French President Emmanuel Macron is due in Mali on Sunday to consolidate Western backing for a regional anti-jihadist force, as France beefs up its counter-terror operations in the area. The so-called “G5 Sahel” countries just south of the Sahara — Burkina Faso, Chad, Mali, Mauritania and Niger –have pledged to fight jihadists on their own soil with instability and Islamist attacks on the rise.
Based in Mali, the 5,000-strong G5 Sahel force is designed to bolster the 12,000 UN peacekeepers and France’s own 4,000-strong military operation known as Barkhane operating in the region. Macron will attend a summit on July 2 with the leaders of the African nations involved, “marking a new step” as the force is formally launched, a source in the French presidency told AFP yesterday.
Operations across Burkina Faso, Niger and Mali, all hit with frequent jihadist attacks, would be co-ordinated with French troops, the source said, while help would be given to set up command centres.
The new force will support national armies trying to catch jihadists across porous frontiers. Macron visited Gao in northern Mali in May, his first foreign visit as president outside Europe, and said French troops would remain “until the day there is no more Islamic terrorism in the region”.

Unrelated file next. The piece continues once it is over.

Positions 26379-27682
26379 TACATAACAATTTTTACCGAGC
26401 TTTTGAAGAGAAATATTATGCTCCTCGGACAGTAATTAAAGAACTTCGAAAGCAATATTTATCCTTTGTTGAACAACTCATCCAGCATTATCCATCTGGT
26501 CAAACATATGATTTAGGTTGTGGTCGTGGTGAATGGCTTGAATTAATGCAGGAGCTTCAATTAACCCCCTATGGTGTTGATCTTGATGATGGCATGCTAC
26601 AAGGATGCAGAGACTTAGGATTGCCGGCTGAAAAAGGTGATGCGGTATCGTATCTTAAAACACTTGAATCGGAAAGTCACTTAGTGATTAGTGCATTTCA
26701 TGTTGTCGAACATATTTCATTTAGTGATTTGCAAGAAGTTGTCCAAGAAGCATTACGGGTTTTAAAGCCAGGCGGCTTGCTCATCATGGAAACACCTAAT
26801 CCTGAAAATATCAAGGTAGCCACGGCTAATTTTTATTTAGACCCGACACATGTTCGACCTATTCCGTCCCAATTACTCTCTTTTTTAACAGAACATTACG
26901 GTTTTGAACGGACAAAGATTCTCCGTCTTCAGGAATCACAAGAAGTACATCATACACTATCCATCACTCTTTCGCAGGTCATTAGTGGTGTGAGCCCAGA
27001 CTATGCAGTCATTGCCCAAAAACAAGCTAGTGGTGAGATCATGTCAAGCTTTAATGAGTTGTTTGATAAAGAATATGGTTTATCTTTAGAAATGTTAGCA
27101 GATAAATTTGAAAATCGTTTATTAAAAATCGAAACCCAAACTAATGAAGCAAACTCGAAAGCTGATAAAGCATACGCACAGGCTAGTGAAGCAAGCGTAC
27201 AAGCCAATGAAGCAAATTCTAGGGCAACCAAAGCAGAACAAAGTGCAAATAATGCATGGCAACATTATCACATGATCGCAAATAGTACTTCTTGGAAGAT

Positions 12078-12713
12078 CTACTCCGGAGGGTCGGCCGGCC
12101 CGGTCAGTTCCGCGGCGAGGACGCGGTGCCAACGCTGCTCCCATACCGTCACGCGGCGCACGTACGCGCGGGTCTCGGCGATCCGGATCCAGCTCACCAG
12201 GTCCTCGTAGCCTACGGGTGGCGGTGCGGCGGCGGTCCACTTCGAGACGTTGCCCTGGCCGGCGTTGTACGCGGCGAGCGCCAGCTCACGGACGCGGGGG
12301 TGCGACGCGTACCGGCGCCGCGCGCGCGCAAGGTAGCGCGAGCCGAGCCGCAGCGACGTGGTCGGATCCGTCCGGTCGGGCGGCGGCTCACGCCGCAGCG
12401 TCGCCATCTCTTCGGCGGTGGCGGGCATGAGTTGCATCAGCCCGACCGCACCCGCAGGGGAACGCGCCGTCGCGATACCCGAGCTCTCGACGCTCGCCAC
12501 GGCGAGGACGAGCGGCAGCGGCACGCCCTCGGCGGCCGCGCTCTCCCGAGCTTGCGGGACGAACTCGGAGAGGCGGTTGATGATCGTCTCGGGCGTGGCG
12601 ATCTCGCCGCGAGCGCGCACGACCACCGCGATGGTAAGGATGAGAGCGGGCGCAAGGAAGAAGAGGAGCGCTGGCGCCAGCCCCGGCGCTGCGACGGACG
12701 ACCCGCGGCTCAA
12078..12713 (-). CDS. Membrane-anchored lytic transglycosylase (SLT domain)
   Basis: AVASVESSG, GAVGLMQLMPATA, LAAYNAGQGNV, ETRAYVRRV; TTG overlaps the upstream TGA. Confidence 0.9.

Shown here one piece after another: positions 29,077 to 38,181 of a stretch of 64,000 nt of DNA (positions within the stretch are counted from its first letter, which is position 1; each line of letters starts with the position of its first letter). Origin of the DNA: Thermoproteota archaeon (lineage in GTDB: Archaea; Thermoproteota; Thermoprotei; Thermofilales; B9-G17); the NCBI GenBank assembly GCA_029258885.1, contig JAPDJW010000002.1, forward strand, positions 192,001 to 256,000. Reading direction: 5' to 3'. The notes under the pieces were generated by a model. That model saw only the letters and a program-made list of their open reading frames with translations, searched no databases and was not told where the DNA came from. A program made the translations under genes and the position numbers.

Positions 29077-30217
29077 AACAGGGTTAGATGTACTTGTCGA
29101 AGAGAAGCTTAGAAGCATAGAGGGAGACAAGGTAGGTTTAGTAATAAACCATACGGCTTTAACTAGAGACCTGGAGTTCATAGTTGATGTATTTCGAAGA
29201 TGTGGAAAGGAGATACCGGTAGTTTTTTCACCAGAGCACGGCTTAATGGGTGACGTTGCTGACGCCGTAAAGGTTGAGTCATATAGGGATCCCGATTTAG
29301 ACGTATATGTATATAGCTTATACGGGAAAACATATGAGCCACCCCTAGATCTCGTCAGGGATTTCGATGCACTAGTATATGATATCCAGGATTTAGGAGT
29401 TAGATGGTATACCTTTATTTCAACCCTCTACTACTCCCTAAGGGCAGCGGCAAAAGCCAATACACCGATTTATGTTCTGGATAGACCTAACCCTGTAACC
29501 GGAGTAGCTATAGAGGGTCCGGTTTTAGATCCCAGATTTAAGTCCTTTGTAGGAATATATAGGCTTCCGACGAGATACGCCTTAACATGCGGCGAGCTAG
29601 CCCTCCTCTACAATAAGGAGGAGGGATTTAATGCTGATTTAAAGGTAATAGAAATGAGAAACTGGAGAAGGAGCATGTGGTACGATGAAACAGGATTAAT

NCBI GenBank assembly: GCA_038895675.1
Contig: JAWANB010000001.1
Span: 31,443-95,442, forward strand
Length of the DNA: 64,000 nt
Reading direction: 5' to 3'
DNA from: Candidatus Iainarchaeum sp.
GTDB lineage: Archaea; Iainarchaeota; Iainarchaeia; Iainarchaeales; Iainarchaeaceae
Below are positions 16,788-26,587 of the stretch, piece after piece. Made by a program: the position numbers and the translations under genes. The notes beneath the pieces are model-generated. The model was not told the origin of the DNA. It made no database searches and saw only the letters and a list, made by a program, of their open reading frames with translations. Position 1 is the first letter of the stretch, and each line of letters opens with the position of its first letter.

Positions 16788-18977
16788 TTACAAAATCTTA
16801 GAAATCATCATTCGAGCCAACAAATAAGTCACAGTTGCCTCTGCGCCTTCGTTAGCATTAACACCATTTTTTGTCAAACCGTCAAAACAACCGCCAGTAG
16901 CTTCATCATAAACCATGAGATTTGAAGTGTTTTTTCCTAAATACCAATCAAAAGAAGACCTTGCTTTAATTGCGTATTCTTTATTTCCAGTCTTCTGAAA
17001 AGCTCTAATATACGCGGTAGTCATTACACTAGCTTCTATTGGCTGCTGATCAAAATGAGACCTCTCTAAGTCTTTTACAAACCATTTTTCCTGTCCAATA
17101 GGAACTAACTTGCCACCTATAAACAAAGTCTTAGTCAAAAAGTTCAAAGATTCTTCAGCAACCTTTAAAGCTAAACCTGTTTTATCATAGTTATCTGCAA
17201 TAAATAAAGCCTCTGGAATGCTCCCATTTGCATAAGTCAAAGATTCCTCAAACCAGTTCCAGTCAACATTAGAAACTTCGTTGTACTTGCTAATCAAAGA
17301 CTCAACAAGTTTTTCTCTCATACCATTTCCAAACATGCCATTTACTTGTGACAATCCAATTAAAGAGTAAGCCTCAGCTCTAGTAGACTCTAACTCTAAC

France launched an intervention to chase out jihadists linked to Al-Qaeda who had overtaken key northern cities in Mali in 2013. That mission evolved into the current Barkhane deployment launched in 2014 with an expanded mandate for counter-terror operations across the Sahel.
Macron is hoping that the 50 million euros (USD 57.2 million) the European Union has pledged to the Sahel force will be supplemented by extra support from Germany, the Netherlands, Belgium and the United States, which already has a drone base in Niger.
The French president will specify the final details of his nation’s support on Sunday, but the focus is expected to be on help with equipment. The UN Security Council has unanimously adopted a resolution that welcomes the G5 Sahel deployment but does not grant it UN authorisation, and France was forced to drop a request for a special UN report on financing for the force.
Sources in the French presidency told AFP it wants the Sahel force to be active on the ground by autumn, before looking for wider sources of funding by the end of the year or in early 2018. The question of funding is sensitive as Chad’s leader Idriss Deby has said that for budgetary reasons his troops cannot serve simultaneously at such high numbers in the UN peacekeeping mission and also in the new force.